* Posts by Kingstonian

12 posts • joined 7 Oct 2016

Takes from the taxpayer, gives to the old – by squishing a bug in Thatcherite benefits system



Now there's a language you don't often hear of nowadays.

The company I worked for ran it on the "personal computing" MVS IBM mainframe (VM 370) to generate reports before these IBM PC things were available. I'd forgotten about its existence. I had to maintain a program in it once when the ageing writer and "owner" (an end user not a programme) was on long term illness. Must have been the best part of 40 years ago. I think at the time we had 3 mainframes - one for IMS, one for MVS and one for development. He could do things with filetab programs nobody else could (including the suppliers experts it was alleged). It was decision table based if I remember correctly. Nothing like the COBOL I was used to.

DBA locked in police-guarded COVID-19-quarantine hotel for the last week shares his story with The Register


Re: if this virus had hit 10 or 15 years ago.

Over 25 years ago (pre-internet use for most people) we just carried on as normal. Working from home was mostly impossible even for the office based staff. If taken ill we were just told to stay off work until we got better and take precautions such as not sneezing over everything (plus we had telephone sanitizers as telephones were often shared). Most didn't have air conditioning to spread disease either. 50 years ago was much the same we just carried on as normal and accepted there would be deaths. We didn't expect to be able to cure almost everything. Workplaces didn't close - this would have been unthinkable. Adults didn't have to be told how to wash our hands either. Even 10-15 years ago we would not have shut down workplaces. Some hotspots might be shut down but no general shutdown perhaps the odd school but not all of them countrywide.

Quick question, what the Hull? City khazi is a top UK tourist destination


Victorian? Toilet in Hull. No - built in 1926.

Do you mean the 1926 built grade II listed toilet in Hull built in 1926 near Victoria Pier as reported by the BBC?


Listing details at historic england


and the Hull Daily Mail's article with more pictures


New UK Home Sec invokes infosec nerd rage by calling for an end to end-to-end encryption

Big Brother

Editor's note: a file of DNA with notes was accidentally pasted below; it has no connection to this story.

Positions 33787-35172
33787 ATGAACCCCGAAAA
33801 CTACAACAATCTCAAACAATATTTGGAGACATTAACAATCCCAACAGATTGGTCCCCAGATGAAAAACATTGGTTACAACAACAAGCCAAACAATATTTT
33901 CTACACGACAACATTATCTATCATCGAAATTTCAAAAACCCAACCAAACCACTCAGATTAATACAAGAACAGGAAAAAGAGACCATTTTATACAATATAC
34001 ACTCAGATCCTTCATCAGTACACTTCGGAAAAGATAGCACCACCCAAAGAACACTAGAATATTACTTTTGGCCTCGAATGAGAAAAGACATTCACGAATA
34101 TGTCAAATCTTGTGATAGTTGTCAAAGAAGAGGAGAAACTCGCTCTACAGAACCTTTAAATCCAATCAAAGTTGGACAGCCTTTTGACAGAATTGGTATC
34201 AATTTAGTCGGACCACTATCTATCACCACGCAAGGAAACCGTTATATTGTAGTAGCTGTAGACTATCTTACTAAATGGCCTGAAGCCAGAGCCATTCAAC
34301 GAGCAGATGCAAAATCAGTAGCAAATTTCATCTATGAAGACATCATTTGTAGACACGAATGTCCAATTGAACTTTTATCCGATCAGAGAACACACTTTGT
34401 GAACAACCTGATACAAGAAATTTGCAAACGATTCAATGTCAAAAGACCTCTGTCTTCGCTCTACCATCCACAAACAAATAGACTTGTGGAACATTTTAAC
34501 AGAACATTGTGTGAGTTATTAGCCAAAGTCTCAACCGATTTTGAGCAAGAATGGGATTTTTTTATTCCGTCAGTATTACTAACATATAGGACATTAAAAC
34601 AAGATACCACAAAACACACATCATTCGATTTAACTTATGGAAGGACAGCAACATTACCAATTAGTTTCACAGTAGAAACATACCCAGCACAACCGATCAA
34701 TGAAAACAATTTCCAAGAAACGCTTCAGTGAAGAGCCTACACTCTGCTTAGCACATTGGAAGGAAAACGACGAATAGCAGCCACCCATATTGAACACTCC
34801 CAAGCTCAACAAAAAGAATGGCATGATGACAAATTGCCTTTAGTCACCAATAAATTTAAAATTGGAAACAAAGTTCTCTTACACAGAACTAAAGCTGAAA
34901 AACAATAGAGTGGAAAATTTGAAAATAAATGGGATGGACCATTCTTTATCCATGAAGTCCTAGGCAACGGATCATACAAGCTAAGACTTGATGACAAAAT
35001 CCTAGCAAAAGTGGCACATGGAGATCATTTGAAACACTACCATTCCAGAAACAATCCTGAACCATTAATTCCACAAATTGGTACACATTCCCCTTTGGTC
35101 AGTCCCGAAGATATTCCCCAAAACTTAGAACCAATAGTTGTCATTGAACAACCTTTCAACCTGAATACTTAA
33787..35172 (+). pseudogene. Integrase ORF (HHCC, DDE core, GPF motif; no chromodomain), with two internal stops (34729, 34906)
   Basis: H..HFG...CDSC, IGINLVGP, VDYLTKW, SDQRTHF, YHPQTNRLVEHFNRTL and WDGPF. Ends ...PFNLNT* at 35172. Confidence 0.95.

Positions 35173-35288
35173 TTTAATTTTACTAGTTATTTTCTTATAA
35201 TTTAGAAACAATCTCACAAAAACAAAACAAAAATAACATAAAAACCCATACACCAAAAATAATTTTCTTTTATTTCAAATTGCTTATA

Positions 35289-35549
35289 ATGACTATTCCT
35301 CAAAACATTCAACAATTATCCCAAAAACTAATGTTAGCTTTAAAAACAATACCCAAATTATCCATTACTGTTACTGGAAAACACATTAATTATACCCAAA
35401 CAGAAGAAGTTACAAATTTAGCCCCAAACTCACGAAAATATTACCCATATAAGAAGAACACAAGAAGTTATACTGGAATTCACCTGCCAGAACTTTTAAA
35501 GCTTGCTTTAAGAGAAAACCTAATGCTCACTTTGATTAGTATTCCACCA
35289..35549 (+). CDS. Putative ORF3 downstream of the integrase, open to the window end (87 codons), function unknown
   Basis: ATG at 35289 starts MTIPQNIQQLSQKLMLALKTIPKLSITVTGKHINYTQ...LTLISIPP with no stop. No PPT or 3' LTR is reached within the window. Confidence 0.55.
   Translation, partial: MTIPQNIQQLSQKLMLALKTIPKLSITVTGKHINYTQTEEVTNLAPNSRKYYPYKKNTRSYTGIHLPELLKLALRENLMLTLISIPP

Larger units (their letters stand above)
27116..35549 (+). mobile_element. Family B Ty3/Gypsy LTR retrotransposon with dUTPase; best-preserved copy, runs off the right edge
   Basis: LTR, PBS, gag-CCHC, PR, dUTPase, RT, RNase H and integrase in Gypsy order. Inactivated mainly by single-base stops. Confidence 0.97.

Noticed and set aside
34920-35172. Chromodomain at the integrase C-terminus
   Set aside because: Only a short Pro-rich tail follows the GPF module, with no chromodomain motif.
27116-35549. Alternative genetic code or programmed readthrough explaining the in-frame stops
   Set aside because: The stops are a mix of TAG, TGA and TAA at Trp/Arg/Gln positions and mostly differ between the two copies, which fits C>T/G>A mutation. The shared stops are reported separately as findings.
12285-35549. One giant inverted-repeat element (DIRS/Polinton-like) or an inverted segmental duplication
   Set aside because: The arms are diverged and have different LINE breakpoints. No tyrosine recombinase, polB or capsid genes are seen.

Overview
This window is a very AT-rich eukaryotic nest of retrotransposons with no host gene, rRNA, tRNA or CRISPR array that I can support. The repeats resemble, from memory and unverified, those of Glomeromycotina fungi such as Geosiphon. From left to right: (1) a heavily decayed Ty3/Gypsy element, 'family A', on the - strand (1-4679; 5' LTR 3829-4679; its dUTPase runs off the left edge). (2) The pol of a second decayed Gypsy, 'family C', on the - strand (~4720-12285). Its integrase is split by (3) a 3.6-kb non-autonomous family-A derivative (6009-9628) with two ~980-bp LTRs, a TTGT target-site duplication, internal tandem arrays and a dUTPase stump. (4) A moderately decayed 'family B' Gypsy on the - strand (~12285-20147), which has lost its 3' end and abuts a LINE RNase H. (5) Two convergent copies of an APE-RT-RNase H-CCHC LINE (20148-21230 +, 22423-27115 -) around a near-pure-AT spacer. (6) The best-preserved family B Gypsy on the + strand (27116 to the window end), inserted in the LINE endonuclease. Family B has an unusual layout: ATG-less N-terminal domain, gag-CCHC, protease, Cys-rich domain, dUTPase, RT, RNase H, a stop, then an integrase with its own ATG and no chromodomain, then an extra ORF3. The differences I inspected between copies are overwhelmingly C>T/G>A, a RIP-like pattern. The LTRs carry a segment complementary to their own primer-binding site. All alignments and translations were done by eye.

Journalists distort statements to forward their own agenda. As do Governments.

The article on the front page of the Telegraph and continued on to page 2 by Charles Hymas its Home Affars Editor grossly distorts what is said in Priti Patel's commentary on page 2 in order to support the Telegraphs own position (campaign to protect children). The Article on the register distorts the Priti Patel article to support its position e.g. "throwaway lines", "backdoors". The Priti Patel commentary appears to me to be more reasoned and doesn't mention any solutions but highlight problems and challenges.

Her paragraph regarding legitimate concerns over use of personal data and theft of private information is only partially quoted in the Telegraph. The Register says she "call(s) for end-to-end encryption to be broken with backdoors inserted for illicit law enforcement access". nowhere in the Patel article is the word backdoor used - just a need to work with tech. companies. I don't belive there will be a satisfactory solution to the issue - encryption is a tool that can be used to hide evil things but also for legitimate privacy.

You can read the Patel article on the telegraph site (paywall or with a limited number of articles per month)

Blighty: If EU won't let us play at Galileo, we're going home and taking encryption tech with us


Re: Hypocrites

The 70's referendum was about remaining in the EEC not about joining. We were already in. If we had been given a referendum vote on the Maastricht treaty then we might not be in such a mess.

We also had a referendum on the voting system in 2011.......

Windrush immigration papers scandal: What it didn't teach UK.gov about data compliance


Re: You were doing so well...

And the Police get their money from the Taxpayers - Central and Local - so any fine the police pay comes from the taxpayer anyway. Unless of course the money was taken from the responsible persons salary or pension pot.

Linux Beep bug joke backfires as branded fix falls short


POST beep

the POST beeps are (were) one of the most useful basic diagnostic tools where there's no video or other diagnostics on the motherboard.